City, County Look To Broaden Public Outreach With Communications Hires
By Beth Milligan | Feb. 24, 2021
Nonprofit and government agencies across northern Michigan – even those with small staffs – frequently employ marketing and communications specialists to help get their message out to the public. Yet until recently, neither the City of Traverse City nor Grand Traverse County – who collectively employ hundreds of staff and handle everything from utility payments and voter registration to zoning enforcement and passport processing for residents – retained such specialists on staff. That is now changing, with both the city and county looking to boost transparency and public outreach by creating dedicated communications positions.
Traverse City commissioners expressed support Monday for creating a new communications specialist position for the city in 2021. The full-time hire would report to City Clerk Benjamin Marentette and would be responsible for updating the city website – which “needs a major overhaul,” according to Marentette – and coordinating all social media and online communications. The specialist would be responsible for ensuring residents are kept updated on key city programs and announcements, coordinate internal communications between departments, distribute content like press releases and publications, and conduct special studies and surveys to provide ROI reports to city decision-makers.
The City Clerk’s Office “touches all city departments, with nearly every piece of information and business related to city government flowing through it in one shape or another,” according to a memo from Marentette and City HR Director Kristine Bosley. “However, there has never been a professional position focused and dedicated to engagement, communications, and education.” City Manager Marty Colburn said the specialist would build closer relationships with city neighborhoods, both those with and without formal associations. Bosley said she hoped the hire would help create a “brand” for the city and deepen community trust. “My goal is to have the City of Traverse City be the employer of choice, and this position would help me in that goal,” she said.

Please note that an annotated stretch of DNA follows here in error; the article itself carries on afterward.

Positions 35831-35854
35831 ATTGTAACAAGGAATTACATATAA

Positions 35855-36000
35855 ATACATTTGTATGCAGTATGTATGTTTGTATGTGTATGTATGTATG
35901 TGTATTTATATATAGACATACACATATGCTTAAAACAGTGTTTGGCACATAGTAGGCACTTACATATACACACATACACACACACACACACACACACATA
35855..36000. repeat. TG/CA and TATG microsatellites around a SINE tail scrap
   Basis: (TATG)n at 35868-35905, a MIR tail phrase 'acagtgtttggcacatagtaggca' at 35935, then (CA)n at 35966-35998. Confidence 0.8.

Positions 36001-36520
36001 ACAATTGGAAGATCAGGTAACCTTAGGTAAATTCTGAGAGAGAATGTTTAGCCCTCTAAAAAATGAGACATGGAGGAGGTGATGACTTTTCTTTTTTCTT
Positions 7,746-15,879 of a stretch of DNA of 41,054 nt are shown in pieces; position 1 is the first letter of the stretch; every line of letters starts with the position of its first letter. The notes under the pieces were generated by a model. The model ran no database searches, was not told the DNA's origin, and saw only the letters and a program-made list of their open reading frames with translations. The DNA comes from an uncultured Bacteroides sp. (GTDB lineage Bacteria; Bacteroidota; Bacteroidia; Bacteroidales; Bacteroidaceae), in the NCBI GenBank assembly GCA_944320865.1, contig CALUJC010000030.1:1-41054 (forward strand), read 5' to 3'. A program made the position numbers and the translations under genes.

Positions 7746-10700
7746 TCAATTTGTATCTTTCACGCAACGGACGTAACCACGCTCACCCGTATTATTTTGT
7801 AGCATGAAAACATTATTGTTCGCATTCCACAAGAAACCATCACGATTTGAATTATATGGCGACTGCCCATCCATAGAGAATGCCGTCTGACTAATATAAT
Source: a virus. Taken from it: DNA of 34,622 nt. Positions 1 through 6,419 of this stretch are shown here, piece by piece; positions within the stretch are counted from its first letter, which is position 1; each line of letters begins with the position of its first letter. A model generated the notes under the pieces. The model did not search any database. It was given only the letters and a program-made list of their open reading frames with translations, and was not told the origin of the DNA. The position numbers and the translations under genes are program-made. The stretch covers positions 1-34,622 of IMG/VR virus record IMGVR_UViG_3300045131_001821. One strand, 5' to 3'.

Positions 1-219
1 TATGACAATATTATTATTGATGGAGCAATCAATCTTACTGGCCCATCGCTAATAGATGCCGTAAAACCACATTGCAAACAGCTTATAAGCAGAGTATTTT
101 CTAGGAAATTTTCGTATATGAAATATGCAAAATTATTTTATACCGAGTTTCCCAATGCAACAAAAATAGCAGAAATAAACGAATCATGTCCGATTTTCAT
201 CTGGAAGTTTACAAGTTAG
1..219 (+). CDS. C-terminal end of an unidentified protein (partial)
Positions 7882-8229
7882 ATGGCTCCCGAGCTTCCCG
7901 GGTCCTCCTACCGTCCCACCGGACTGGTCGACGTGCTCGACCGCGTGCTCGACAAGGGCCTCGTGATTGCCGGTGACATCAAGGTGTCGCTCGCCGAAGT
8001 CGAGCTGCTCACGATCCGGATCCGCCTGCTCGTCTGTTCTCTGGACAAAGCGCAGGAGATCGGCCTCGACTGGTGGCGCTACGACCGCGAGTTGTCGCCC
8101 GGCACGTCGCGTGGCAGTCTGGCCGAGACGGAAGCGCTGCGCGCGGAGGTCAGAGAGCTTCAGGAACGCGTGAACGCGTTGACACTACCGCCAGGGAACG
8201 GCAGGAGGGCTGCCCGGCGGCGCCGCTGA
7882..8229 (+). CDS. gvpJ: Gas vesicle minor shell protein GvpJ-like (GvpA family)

The non-unionized position would pay an hourly rate of $23.78-$30.92 – an annualized equivalent of $49,470-$64,315 – and would require a bachelor’s degree with three to five years of experience. Marentette said he already has an internal candidate in mind to fill the position: Colleen Paveglio, who was previously the marketing and deputy director for the Traverse City Downtown Development Authority (DDA) and now works in the City Clerk’s Office as a licensing and election specialist. Paveglio has already been assisting with city communications – revamping the city’s annual Performance Report and posting Facebook updates on commission agenda items – and has “a tremendous amount of experience in communications,” Marentette says.
“She has a bachelor's degree from Michigan State University and a demonstrated track record, so this is an awesome opportunity to promote from within,” Marentette says. “The city wants to be an employer of choice, and one of the ways we can do that is to promote internally where possible.”